Dave Rothacker: Okay. The first book I want to share is Love Plus Work by Marcus Buckingham. Now, Marcus Buckingham, I first met him, not in person, but as an author when he wrote the book First, Break All the Rules, published in the late 90s. It was my most favorite management book ever written bar none. I mean, just bar none. Marcus was a Gallup organization researcher, and all the information for that book was based on research. Well, that was over 20 years ago, and Marcus is still heavily involved in research. He’s left the Gallup Corporation and he has his own research company called ADP right now. So he pushes the edge when it comes to business, methodology, and operations. But the book Love Plus Work really has to do with the combination of working and loving what you do. He covers subjects in the book on relationships, careers, work, learning, and parenting.
And one of the things that Marcus writes about is understanding what your loves are. And this is similar to understanding what your purpose is. And like a lot of authors today who write on leadership, Marcus is very, very adamant about the leader being self-aware. Now, how he brings that to be in Love Plus Work is identifying what you love. He uses a term called a wyrd, W-Y-R-D. It’s a Norse term that says that everyone has a distinct spirit and we learn and grow the most when we are in touch with our own distinct spirit. And really what he’s talking about is our love. We’re going to be the most prolific when we’re engaged with things we love. So he talks about getting in touch with what we love, and he uses the analogy of a red thread.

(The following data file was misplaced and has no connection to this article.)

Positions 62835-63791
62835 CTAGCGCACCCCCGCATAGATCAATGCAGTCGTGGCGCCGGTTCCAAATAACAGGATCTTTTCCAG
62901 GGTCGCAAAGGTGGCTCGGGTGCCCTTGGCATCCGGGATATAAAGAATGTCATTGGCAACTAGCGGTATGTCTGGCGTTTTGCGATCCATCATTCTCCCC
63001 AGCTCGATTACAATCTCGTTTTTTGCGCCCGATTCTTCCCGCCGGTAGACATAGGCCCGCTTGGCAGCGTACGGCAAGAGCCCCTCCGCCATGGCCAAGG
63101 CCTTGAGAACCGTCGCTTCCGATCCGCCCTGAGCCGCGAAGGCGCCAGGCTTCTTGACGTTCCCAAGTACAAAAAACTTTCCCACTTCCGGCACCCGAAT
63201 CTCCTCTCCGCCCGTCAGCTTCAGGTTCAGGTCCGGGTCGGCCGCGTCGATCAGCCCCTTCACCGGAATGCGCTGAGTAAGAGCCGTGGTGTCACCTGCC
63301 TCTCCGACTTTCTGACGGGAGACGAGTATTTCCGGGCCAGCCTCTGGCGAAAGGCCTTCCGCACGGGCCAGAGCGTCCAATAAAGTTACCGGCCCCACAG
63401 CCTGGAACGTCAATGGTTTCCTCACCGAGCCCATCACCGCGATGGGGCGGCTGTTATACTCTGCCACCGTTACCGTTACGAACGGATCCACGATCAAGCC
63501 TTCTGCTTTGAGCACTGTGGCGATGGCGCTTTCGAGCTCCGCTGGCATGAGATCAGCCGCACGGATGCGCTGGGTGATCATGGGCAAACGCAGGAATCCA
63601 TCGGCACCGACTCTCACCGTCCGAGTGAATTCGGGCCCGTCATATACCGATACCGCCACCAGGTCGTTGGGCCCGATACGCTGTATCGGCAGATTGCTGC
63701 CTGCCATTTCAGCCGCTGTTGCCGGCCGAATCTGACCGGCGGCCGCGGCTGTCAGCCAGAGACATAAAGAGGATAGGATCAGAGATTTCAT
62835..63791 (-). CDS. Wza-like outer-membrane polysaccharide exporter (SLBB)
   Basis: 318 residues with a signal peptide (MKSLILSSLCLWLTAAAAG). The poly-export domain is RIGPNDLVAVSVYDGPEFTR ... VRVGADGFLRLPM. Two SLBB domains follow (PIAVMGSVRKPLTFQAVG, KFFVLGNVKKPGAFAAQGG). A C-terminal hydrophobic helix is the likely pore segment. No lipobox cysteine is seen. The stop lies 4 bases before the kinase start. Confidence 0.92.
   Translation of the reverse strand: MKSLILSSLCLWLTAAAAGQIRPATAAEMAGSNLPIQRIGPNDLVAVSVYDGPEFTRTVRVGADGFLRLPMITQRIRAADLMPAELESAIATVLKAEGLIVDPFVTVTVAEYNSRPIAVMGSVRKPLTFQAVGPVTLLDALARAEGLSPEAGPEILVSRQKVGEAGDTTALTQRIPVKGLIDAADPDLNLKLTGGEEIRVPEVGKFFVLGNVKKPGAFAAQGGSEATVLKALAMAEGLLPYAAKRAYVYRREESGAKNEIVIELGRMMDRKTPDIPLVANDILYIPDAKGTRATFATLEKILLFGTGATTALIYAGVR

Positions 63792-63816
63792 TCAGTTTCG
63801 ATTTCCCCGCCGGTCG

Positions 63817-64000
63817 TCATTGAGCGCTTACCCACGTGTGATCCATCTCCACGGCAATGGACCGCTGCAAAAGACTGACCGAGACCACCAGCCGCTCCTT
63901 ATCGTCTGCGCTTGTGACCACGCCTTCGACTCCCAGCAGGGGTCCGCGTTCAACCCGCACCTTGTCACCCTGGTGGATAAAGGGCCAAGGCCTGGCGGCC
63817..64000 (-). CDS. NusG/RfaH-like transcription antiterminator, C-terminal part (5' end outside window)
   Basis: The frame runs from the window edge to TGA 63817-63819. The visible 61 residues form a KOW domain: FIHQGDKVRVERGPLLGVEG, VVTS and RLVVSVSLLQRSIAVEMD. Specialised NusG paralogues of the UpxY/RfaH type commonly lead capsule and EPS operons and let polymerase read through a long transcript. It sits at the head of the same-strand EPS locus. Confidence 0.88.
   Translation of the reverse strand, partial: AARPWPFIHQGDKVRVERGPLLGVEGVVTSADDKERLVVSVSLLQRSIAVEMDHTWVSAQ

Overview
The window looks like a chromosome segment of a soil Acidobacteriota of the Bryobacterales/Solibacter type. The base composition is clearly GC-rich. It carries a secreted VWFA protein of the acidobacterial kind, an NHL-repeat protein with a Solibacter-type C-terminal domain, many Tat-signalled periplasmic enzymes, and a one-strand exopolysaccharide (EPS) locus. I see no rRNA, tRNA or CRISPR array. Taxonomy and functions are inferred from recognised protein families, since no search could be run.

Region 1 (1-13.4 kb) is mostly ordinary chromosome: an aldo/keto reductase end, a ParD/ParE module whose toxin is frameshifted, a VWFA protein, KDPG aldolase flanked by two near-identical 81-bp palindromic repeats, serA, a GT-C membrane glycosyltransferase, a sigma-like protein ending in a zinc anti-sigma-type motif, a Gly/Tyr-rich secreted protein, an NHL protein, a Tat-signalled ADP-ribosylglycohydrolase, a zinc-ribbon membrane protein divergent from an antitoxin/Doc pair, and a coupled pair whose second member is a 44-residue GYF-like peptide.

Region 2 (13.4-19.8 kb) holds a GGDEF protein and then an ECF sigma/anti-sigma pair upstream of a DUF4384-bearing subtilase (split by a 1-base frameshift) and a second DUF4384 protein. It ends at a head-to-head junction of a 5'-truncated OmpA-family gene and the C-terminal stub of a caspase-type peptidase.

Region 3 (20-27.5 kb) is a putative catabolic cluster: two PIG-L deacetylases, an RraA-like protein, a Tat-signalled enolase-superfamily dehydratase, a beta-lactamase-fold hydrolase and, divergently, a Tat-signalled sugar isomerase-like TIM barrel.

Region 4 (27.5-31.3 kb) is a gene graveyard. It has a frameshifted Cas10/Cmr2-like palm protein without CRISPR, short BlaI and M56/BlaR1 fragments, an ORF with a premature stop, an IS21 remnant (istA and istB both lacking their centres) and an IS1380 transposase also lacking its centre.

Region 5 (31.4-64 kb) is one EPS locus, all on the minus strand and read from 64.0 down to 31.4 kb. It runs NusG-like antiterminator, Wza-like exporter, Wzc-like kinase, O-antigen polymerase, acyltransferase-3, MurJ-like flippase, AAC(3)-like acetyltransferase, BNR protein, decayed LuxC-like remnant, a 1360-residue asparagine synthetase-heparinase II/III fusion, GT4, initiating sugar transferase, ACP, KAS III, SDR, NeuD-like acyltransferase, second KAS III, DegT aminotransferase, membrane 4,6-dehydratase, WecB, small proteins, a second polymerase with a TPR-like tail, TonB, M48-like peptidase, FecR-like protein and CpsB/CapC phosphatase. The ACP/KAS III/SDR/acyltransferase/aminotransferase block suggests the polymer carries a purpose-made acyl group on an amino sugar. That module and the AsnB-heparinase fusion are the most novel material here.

And a red thread, the way he talks about it is something that courses through our work and our life when we’re really engaged in things we love. And just to give a quick example of what happens when you are in touch with your red thread, we lose track of time. We’re surprised by how well we did when we’re done with it. We’re singled out for praise because of it. It’s an activity that we really never want to end, to be quite honest. Ironically, I’m in my red thread when I’m writing the Saturday Rabbit Hole. Of all the other writing projects I’m involved with, that one right there, I am in a completely different space, and I know that I’ve touched on my red thread there.
David Heimer: I can see that. It’s interesting you say that because it really comes through in your writing. It’s excellent stuff. It’s very thought-provoking, so I can see why you enjoy it and it just kind of shines through in your writing there.